richard fulco

Man Of Letters Plans To Open Big Red Books In Nyack In July

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Richard Fulco Planning An Independent Bookstore In Rockland County; Indie Booksellers Are Proliferating While Big Box Stores Struggle To Reinvent

By Tina Traster

Remember the scene in You’ve Got Mail when Meg Ryan’s character Kathleen Kelly, recently out of a job, is sitting in the superstore Fox Books, when she hears a woman ask an employee if they sell the “Shoe” books. The employee had no idea what the customer was talking about. Kelly pipes up with “Noel Streatfeild” and proceeds to rattle off: “Noel Streatfeild wrote Ballet Shoes and Dancing Shoes and Skating Shoes and Theater Shoes…I’d start with Ballet Shoes first, it’s my favorite. Although Skating Shoes is completely wonderful…and it’s out of print.”

That is what’s sorely missing and is exactly what Richard Fulco is aiming to bring to Nyack when he opens Big Red Books on Main Street in July. Personal service, knowledge of books, a human experience where along with a bookseller one enters the magical kingdom of letters and the written word.

Fulco is not alone – slowly, independent book stores are sprouting in small towns and big cities. They are an antidote to several decades of the mind-numbing experience of the bookstore that is also the big box store. Both creatures – the Barnes & Nobles and the mom and pops – have had to deal with Amazon and other online competition, not to mention the changing reading habits of younger Americans. But the small bookstore endures because it speaks to something primal and good and necessary in a world that often feels big and overwhelming and impersonal.

Fulco’s venture will essentially bring the first new indie bookstore to Rockland County, apart from other established bookstores like Pickwick, also in Nyack,  and “just around the corner.” Fulco says his new-books selection will complement Pickwick’s used and collectible books. Barnes & Noble in Nanuet hangs by a thread, though its longevity remains questionable while Rockland Plaza owners continue to undertake a major overhaul of the center. Barnes & Noble has closed more than 100 stores in the last 15 years, but plans to open 30 new ones this year.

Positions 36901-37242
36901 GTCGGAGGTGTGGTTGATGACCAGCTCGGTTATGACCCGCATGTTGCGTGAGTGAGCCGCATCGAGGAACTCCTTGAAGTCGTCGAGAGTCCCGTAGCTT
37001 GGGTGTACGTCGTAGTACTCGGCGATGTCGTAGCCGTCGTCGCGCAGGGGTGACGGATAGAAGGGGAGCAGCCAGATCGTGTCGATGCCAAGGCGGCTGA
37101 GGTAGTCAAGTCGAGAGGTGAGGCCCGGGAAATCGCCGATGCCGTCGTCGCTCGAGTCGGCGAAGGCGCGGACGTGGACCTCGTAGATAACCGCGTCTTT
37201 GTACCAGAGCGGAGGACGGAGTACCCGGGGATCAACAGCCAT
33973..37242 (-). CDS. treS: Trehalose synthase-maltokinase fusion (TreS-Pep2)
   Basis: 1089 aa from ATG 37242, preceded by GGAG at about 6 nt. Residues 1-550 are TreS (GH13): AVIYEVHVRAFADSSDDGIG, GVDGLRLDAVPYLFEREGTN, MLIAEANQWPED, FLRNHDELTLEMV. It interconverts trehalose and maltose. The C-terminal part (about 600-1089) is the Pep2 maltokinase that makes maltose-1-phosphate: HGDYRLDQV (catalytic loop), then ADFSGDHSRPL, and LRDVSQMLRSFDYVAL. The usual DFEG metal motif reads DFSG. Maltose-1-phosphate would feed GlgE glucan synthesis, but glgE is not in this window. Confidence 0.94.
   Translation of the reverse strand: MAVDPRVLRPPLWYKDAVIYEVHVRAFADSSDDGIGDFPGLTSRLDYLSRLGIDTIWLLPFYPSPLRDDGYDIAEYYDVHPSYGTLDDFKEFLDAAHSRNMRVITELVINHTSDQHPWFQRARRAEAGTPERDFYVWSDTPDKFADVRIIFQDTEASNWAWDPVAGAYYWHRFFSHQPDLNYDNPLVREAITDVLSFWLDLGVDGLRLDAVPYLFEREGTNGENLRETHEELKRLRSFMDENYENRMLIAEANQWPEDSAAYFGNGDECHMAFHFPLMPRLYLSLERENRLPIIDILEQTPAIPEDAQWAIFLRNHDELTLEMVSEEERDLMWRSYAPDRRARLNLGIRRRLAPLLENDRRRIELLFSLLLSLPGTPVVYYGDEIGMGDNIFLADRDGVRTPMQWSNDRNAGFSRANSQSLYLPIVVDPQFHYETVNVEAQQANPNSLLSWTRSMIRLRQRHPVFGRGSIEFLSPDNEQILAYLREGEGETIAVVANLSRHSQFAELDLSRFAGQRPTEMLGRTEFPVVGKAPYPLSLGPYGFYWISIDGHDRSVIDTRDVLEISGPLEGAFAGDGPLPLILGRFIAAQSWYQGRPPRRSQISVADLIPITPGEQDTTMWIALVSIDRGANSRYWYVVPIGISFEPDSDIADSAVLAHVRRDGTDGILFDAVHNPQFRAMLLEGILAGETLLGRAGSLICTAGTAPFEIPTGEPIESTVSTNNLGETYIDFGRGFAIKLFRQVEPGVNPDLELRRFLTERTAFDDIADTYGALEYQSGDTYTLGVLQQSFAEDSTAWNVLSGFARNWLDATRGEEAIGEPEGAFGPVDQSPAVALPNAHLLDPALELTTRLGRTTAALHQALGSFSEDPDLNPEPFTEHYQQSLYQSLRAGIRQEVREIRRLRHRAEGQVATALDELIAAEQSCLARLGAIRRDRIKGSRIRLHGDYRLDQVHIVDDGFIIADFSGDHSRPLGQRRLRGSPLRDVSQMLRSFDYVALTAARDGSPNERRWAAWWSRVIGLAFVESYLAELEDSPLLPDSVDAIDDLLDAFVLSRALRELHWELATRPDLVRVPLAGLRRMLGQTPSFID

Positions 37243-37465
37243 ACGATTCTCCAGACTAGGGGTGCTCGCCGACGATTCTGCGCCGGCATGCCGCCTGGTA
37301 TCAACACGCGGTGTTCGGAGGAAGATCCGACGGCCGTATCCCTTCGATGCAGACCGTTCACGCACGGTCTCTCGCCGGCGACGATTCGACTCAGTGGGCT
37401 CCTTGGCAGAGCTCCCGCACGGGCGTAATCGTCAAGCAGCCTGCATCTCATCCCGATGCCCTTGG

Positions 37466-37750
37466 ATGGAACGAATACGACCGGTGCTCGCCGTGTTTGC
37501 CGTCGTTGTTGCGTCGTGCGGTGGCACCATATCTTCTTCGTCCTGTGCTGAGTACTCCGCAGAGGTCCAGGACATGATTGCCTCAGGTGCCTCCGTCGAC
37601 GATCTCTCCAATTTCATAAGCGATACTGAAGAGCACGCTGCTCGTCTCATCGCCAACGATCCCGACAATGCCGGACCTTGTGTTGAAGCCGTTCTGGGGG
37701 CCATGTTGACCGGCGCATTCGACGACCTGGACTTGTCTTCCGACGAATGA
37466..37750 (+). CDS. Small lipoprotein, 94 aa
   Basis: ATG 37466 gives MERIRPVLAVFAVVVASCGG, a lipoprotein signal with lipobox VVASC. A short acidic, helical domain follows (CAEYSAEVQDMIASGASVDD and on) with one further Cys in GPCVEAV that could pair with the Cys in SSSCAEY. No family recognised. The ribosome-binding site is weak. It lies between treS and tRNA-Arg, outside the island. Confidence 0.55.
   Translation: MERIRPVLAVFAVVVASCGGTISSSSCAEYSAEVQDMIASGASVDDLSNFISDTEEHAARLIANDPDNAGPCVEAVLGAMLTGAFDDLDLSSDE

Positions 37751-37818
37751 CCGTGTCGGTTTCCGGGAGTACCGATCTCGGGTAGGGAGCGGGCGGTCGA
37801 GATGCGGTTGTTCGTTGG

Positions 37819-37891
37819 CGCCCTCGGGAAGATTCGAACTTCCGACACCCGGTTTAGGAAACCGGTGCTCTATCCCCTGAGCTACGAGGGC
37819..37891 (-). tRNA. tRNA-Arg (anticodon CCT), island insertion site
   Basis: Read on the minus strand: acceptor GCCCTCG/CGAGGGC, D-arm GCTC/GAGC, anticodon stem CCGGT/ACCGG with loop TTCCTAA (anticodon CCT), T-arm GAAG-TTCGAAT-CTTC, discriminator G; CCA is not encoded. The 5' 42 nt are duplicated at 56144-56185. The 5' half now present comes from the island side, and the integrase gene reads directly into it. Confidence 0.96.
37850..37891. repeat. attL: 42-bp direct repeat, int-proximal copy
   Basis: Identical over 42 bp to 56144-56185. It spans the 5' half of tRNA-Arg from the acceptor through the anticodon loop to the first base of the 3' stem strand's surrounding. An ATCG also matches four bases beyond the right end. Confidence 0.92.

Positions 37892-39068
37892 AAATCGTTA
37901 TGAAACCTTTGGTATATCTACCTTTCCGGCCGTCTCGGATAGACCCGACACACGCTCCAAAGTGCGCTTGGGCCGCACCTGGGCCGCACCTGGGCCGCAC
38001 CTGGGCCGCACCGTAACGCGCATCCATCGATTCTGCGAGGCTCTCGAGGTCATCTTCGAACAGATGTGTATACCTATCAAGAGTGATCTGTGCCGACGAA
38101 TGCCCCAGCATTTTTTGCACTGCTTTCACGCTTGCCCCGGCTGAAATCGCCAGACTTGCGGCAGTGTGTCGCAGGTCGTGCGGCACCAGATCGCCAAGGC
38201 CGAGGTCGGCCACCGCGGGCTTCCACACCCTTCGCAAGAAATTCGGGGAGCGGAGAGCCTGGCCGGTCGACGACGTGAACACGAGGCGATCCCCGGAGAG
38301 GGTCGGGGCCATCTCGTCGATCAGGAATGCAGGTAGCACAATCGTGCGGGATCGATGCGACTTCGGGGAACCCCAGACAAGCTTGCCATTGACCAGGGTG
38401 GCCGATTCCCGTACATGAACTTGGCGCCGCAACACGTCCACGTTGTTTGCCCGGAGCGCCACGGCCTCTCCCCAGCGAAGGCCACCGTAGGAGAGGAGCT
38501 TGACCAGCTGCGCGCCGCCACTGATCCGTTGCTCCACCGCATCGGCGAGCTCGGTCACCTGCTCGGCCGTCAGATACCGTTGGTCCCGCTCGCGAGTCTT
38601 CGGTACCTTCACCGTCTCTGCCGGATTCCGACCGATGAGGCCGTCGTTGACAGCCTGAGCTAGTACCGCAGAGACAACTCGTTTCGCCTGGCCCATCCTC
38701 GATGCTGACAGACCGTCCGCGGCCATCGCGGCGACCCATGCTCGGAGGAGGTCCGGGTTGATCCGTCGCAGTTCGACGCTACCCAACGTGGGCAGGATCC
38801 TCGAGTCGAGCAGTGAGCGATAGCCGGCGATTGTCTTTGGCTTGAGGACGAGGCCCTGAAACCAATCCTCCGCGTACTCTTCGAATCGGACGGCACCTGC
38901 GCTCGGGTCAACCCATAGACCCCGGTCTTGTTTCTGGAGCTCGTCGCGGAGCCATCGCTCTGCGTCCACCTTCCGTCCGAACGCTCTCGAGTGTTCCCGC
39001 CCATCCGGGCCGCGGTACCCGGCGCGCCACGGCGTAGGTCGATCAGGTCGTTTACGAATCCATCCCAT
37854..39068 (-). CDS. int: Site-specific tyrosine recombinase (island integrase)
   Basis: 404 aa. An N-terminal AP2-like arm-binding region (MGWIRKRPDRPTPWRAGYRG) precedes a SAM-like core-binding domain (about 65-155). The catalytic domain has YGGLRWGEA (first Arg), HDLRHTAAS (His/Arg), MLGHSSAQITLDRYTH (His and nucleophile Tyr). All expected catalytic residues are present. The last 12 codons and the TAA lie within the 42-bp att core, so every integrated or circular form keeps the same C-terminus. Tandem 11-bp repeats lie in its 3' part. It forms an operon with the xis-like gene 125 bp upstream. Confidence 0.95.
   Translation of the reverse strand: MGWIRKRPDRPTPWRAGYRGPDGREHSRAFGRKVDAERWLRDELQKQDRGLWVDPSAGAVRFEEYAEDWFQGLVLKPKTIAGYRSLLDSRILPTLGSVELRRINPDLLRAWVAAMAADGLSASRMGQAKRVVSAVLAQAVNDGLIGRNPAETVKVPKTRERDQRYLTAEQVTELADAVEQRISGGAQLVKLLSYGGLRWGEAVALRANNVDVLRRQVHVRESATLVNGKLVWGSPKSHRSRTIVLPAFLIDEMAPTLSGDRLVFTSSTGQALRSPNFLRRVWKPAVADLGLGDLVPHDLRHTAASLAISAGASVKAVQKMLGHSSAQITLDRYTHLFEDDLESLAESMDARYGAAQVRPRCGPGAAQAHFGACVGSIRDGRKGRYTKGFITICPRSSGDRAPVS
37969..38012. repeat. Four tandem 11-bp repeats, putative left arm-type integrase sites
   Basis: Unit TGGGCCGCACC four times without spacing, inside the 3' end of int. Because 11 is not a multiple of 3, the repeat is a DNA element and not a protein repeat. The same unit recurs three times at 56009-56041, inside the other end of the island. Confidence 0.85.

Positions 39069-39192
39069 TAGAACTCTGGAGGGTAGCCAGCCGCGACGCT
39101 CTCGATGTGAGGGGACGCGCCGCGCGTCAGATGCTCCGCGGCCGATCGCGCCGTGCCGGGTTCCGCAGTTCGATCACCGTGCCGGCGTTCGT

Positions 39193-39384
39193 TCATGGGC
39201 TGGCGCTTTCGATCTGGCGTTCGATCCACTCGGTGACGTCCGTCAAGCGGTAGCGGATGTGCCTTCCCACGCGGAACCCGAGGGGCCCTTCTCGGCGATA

The bookseller, 55, is an author, poet, playwright and high school teacher who lives in West Orange, New Jersey. A bookstore is a lifelong dream – as it is for many creatives who’ve found their way through the world with the help of prose and letters. Fulco said he chose Nyack for its vibe, friendliness, and its literary notables like Carson McCullers, who lived in South Nyack.

He found the space, recently vacated by the Rock Shop, which moved to a larger location, on a walk down Main Street. For years, he’s been researching bookselling, working in book shops, envisioning a day when he’d have a bookstore of his own. The space spoke to him; he has signed a three-year lease.

“I was walking down the street and saw the spot,” said Fulco. “It called out to me. I don’t mean to sound too new age-y, it just spoke to me.”

Big Red Books is a personal nod to the big red couch he and his partner share in their West Orange home. The couch, where they watch movies, share meals, hang, has taken on a personality of its own. The bookstore will have a red couch, though Fulco is not sure how big, given he’s only got about 700 square feet to play with.

He plans to stock the shelves with a wide span of genres: general interest, sci-fi, fantasy, poetry, history, philosophy, sports, entertainment, art, cookbooks, and children’s titles. But Fulco understands that bookstores are community hubs and that bookstores need to be more than just, well, stores that sell books. He’s planning on readings, workshops for teens, getting involved with schools’ book fairs. Eventually he hopes to open the backyard to use as a gathering place where coffee is served.

“We are looking to be part of the community,” said Fulco. “People want to go back to mom-and-pop shops where there is a personal touch. Where you can talk to someone who knows about books, where you can browse. Where it’s personal.”

Fulco, 55, grew up with a pen in his hand. He’s led a “writing life,” including publishing novels, poetry and a music blog. He’s also taught high school for a quarter century, most recently at The Hudson School in Hoboken.

Now he’s ready for his second act.

“Books have been my life,” said Fulco. “Everything I do is centered around the written word. I’ve been a teacher for a long time. I’m ready for a new journey. I’ve been thinking about his for a long time. This is a dream I haven’t given up on.”